No spin there at all.


#55

I truly do not believe that you mean that Sam. It is a harsh statement that says I only care about me and mine, everyone else be damned. That statement does not reconcile with the Sam I have seen in this forum.

I will say this about myself, I am not willing to fund it for those that do not deserve it. Something makes me believe that you feel the same.


#56

It’s not intended to be a harsh statement. I care deeply about my fellow human beings and have done more than my fair share of humanitarian work in my life. That said, I truly object to pouring my hard earned money, without any say in it, into this disgustingly corrupt and broken system that in turn just uses it to further drive the prices of healthcare beyond the reach of those who need it, ensuring further and more dependency on said broken system.

I guess the last sentence of my previous statement about other people’s problems sounded a little harsh now that I reread it…


#57

The answer is, as it almost always is universally, get the government out of the way of any decision-making. Trust The People to make their own decisions. Will some people make bad ones? Yes. But overall, it is so far the best approach we’ve found organizing society to maximize the most people making the best decisions for themselves possible.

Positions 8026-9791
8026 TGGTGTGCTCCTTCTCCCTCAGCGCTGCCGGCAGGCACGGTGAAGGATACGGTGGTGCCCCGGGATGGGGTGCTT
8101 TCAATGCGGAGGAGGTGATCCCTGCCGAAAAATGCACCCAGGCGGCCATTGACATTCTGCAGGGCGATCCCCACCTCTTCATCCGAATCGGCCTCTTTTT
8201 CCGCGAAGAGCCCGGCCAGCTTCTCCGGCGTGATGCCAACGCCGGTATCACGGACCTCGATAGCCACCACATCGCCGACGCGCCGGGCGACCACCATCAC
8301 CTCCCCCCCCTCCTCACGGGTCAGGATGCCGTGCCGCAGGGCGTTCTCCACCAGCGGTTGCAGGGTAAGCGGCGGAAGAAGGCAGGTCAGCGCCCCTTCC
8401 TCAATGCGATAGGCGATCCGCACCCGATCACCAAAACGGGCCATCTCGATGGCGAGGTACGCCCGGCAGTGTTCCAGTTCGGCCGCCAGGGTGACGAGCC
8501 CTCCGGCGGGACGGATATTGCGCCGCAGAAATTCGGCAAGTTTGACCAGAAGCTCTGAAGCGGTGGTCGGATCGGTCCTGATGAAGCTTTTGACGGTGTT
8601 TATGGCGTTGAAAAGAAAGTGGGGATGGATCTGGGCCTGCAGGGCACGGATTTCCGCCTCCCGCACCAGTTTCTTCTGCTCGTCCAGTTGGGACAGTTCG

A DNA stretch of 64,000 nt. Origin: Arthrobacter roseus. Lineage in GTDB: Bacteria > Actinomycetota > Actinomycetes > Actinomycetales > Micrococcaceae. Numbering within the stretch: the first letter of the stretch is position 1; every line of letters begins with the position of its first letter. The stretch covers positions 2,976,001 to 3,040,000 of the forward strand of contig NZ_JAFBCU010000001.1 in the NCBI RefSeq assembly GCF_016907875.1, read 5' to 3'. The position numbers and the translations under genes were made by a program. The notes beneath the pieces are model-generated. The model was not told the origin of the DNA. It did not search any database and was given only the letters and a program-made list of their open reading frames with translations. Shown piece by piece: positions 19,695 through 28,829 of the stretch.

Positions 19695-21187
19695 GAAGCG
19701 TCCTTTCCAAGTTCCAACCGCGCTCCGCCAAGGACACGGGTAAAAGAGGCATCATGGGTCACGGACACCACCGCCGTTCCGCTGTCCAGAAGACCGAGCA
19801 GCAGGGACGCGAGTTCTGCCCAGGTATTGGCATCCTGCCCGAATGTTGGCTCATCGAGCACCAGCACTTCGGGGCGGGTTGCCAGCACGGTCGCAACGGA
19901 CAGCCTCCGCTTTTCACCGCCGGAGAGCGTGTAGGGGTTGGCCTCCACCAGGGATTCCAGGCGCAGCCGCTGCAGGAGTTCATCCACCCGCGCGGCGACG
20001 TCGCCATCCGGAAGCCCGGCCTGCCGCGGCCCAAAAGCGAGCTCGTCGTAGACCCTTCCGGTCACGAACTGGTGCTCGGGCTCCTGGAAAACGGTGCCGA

The way to do that is reduce govt to simply a subsidy mechanism, and let the rest of the “system” work through the private market. Just as education should be handled through funding vouchers, so should health insurance.

This is an assumption, and one that has never been tested and shown to operate well in very many scenarios. In fact, in many scenarios direct government control is shown to be more efficient.

Subsidies distort the pricing in the market without any mechanism to make sure prices aren’t artificially inflated. For instance, think of college grants and loans. The cost of higher education has far outpaced the inflation rate over the last several decades because the government is essentially subsidizing college price hikes. Similarly, if you give people a subsidy for health care, insurance companies will simply jack up their prices in proportion to that subsidy. The market will still bear whatever price people are willing to pay; it’s just that price may be bumped up 20 or 30 percent.

Also, the difference between the government and an independent middleman is that a middleman does not have obligation or expectation to be in your corner as a consumer. The government is at least supposed to have the best interests of all its citizens at heart.


#58

So would the healthcare provided to our veterans through the VA be a good Case Study on what we should expect from a public option?


#59

Jeez guys - exactly who doesn’t deserve health care? Got a list? Cause I believe it’s a fundimental right - not a privilege. if you can parse access down by qualifications you leave the system open to morally corrupt actions. Start from that position and work your way through the economics.


#60

@Bowie. I’m not sure what you mean by your statement so I will clarify my position. I’m not willing to pay for those that do not use the system fairly, I’m not willing to pay for a corrupt system that takes unfair advantage in the name of profit. I believe in profit but not greed.